Movie review: “I Can Only Imagine”
My wife and I were deeply moved by the new film, I Can Only Imagine. I was so emotional that I had to compose myself before I could drive home– it was that powerful.
You may know the song, but do you know the story behind the song? “I Can Only Imagine” by Bart Millard of the Christian band Mercy Me is the best-selling, most-played Christian single of all time. The new film by the same title tells the moving true story of the songwriter and how he wrote the song.
The film tells how Bart Millard’s father abused him and his mother, and constantly told Bart he was not good enough. [Spoiler alert—skip the rest of this paragraph if you don’t want to know the basic plot.] Thanks to a football injury and a music teacher’s insistence, Bart discovered he had a gift to sing. When his father told him to forget his dreams, he left home, turned his back on the girlfriend who loved him, and tried to escape his troubles by singing with a traveling band.
I won’t give away the ending, because the circumstances of how he recorded the song have surprising twists and turns along the way, but suffice to say that Bart had to face his fears to reach his dreams. And yes, the film dramatically presents the full song near the end of the film.
Dennis Quaid is amazing as the actor playing Bart’s abusive father. People who have endured abuse will feel the pain Bart feels from his father, but many people with sins in their own past, like myself, will identify with the pain of the father himself.
This is a Christian film, but it is not “preachy.” The story is raw, real and unapologetically soaked with the hope of the gospel. Go see this film if you like music, if you like romance, if your dreams have been crushed, if you have been abused, if you have abused someone, if you have a broken home, if you are grieving the death of a loved one, if you need forgiveness, if you need to forgive, and if you need hope.
Twisted scripture: I can do all things through Christ who strengthens me
Copyright by Bob Rogers
(NOTE: This is the third in a series of blog posts I am doing on some of the most commonly twisted and misinterpreted verses in the Bible.)
“I can do all things through Christ who strengthens me.” – Philippians 4:13, NKJV
Philippians 4:13 is one of the most beloved verses in the Bible. Sports teams emblazon it on their uniforms to inspire them to win games, and business people quote it to inspire their sales force. So what is the problem with that? A closer look at the verse shows that such interpretations violate the cardinal rule of Bible interpretation: context. So let’s put the verse back into its context and unpack it.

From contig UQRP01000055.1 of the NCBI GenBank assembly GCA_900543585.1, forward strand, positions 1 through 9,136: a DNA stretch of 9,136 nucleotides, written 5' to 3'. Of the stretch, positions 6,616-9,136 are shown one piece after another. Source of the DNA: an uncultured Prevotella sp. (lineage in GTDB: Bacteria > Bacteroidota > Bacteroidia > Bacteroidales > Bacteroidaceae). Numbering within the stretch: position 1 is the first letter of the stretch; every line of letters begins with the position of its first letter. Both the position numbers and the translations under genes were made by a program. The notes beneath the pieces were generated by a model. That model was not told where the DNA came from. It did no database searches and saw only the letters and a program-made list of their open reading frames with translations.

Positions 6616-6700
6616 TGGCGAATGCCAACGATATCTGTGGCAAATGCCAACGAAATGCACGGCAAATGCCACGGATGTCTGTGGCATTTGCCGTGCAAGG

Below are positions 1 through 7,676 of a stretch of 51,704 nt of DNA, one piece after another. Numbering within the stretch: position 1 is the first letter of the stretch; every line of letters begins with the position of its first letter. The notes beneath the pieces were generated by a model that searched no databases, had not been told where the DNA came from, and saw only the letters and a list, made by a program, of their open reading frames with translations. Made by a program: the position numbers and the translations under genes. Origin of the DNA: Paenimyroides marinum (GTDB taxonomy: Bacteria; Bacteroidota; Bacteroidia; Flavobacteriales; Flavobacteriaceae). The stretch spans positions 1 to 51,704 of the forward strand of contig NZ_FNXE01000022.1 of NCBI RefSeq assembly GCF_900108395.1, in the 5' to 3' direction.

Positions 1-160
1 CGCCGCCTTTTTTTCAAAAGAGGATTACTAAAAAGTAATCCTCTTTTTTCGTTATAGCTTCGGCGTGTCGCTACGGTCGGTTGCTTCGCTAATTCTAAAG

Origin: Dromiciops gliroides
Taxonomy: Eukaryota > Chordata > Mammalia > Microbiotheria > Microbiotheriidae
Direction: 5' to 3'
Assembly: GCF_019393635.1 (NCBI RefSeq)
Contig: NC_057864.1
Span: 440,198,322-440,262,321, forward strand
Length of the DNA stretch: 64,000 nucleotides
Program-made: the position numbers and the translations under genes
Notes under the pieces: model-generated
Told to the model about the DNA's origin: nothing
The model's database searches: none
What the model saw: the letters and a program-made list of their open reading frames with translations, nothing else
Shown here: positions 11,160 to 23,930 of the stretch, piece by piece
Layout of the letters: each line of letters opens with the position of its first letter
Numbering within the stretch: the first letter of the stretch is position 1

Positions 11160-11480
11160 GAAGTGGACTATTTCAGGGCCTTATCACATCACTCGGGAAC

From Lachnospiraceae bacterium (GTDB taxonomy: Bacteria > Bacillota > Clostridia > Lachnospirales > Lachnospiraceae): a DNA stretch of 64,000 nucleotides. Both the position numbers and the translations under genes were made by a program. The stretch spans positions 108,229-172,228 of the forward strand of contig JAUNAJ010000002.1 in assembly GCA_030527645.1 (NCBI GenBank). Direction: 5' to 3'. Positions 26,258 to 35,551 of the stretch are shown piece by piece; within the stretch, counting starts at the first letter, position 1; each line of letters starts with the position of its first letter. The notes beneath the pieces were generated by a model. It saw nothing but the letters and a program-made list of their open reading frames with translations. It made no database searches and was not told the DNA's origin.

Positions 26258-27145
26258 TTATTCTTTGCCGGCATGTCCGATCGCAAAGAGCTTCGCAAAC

The apostle Paul was in jail when he wrote the letter to the Philippians. He stated in the letter that he could die there for the gospel (Philippians 1:12-13, 20-21). In the last chapter of the letter, Paul talked about his suffering in prison, and said, “…for I have learned to be content in whatever circumstances I am. I know both how to have a little, and I know how to have a lot. In any and all circumstances I have learned the secret of being content–whether well-fed or hungry whether in abundance or in need. I am able to do all things through Him who strengthens me” (Philippians 4:11-13, HCSB). From the context, it is obvious that Paul was not talking about winning games or setting sales records. In fact, he didn’t even ask to change his circumstances, to break out of jail. Instead, he was talking about contentment in the midst of his circumstances.
Taken out of context, people often stress the phrase “I am able to do all things,” as if this is a guarantee that we can climb the highest mountain and swim the deepest sea. But taken in the context of Paul’s contentment, despite his imprisonment, the whole verse makes sense. The emphasis of the verse is not about being able to do anything, but on being able to do all things (including handling bad things) through Christ. That is, whatever I face in the physical world, I can face it with with the spiritual strength that Christ gives me.
Understanding the context should not spoil the inspiring words of Philippians 4:13, nor even ban it from a theme for sports teams or business people. It can. It can inspire the team that has lost to get up and go again. It can inspire the business that has failed not to quit. Just remember that this verse is more about Christ than self, more about hope than hype, and more about rising from the bottom than about climbing to the top.